Regulatory roles of Ca2+/calmodulin-dependent protein kinase II and protein phosphatase 2A on the quisqualic acid-induced K+-current response in identified neurons of Aplysia
Review articleOpen access
Abstract:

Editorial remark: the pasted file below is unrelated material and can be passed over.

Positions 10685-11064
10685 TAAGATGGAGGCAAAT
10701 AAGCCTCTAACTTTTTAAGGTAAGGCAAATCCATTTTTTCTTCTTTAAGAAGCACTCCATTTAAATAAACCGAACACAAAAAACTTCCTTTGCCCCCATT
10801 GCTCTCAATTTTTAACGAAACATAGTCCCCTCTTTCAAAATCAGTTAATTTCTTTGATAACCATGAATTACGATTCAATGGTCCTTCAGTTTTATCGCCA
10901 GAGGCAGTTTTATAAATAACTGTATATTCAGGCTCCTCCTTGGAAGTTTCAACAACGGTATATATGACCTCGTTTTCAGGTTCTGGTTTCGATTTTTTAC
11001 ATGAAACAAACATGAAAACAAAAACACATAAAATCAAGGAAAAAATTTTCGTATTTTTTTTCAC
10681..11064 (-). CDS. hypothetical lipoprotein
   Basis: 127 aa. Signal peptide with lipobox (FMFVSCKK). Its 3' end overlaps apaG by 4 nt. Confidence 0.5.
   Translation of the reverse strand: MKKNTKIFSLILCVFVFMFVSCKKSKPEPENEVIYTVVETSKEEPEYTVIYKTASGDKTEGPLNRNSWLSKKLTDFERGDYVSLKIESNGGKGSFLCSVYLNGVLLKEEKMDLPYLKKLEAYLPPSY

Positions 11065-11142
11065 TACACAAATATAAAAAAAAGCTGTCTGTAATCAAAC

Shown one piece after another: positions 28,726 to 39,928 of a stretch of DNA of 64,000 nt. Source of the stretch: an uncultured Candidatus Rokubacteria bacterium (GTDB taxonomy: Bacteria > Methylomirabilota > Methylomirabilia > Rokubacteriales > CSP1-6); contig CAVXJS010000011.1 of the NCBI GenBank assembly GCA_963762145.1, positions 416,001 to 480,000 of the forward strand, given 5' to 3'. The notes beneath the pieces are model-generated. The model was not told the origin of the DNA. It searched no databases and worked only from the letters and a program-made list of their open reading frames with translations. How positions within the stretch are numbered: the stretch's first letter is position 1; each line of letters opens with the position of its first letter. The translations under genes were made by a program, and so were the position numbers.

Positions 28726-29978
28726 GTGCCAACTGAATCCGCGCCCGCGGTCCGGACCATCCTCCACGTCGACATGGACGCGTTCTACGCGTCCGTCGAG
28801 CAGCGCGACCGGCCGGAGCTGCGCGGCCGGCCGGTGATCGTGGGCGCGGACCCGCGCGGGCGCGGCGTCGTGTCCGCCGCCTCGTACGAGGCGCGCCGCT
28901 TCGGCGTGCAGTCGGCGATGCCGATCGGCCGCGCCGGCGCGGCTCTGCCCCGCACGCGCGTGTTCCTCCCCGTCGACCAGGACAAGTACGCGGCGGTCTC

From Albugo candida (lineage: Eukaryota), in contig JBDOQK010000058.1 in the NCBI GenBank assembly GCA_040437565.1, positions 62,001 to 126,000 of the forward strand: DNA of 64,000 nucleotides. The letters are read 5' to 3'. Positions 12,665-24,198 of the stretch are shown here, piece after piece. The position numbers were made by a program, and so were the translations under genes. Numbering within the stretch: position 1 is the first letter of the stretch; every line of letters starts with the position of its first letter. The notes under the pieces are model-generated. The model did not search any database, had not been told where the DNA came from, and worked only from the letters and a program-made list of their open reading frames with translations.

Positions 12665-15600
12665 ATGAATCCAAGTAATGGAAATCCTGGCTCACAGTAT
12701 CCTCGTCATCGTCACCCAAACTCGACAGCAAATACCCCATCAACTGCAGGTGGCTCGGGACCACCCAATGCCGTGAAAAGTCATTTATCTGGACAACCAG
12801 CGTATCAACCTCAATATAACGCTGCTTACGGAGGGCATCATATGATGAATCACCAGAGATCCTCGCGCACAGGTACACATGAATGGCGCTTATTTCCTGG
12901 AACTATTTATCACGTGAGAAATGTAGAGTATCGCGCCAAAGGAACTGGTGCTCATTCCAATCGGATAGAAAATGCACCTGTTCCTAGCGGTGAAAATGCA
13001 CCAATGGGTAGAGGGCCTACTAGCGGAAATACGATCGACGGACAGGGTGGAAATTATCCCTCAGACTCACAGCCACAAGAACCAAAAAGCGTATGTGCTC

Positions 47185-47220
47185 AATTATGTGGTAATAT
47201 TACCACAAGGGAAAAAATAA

AbstractIn identified B6 neurons of Aplysia buccal ganglia under voltage-clamp, application of quisqualic acid (QA) induces a unique slow K+-current response independent of G-protein. The response was augmented by raising the temperature in a similar fashion to the Phe-Met-Arg-Phe-NH2-induced K+-current response mediated by Gi/o. The QA-induced K+-current response markedly increased during the perfusion with Ca2+-free solution or after the application of W-7, a calmodulin (CaM) inhibitor. It was also enhanced by intracellular application either of H-7, a serine/threonine protein kinase inhibitor, or of KN-93, a Ca2+/CaM-dependent kinase II (CaMKII) inhibitor. Furthermore, the QA-induced response was markedly augmented by pre-treatment with 2,3-butanedione monoxime, an inorganic phosphatase. Intracellular application of protein phosphatase 2A (PP2A) significantly augmented the QA-induced response although neither protein phosphatase 1 nor protein phosphatase 2B altered the response. Application of either okadaic acid or calyculin A, protein phosphatase inhibitors, only slightly depressed the QA-induced response. Surprisingly, W-7 had no augmenting effect on the QA-induced response when examined after the application of either okadaic acid or calyculin A. These results suggest that the K+-current response is reciprocally but sequentially regulated by PP2A and CaMKII, the response of which the former is facilitating and the latter is inhibiting.

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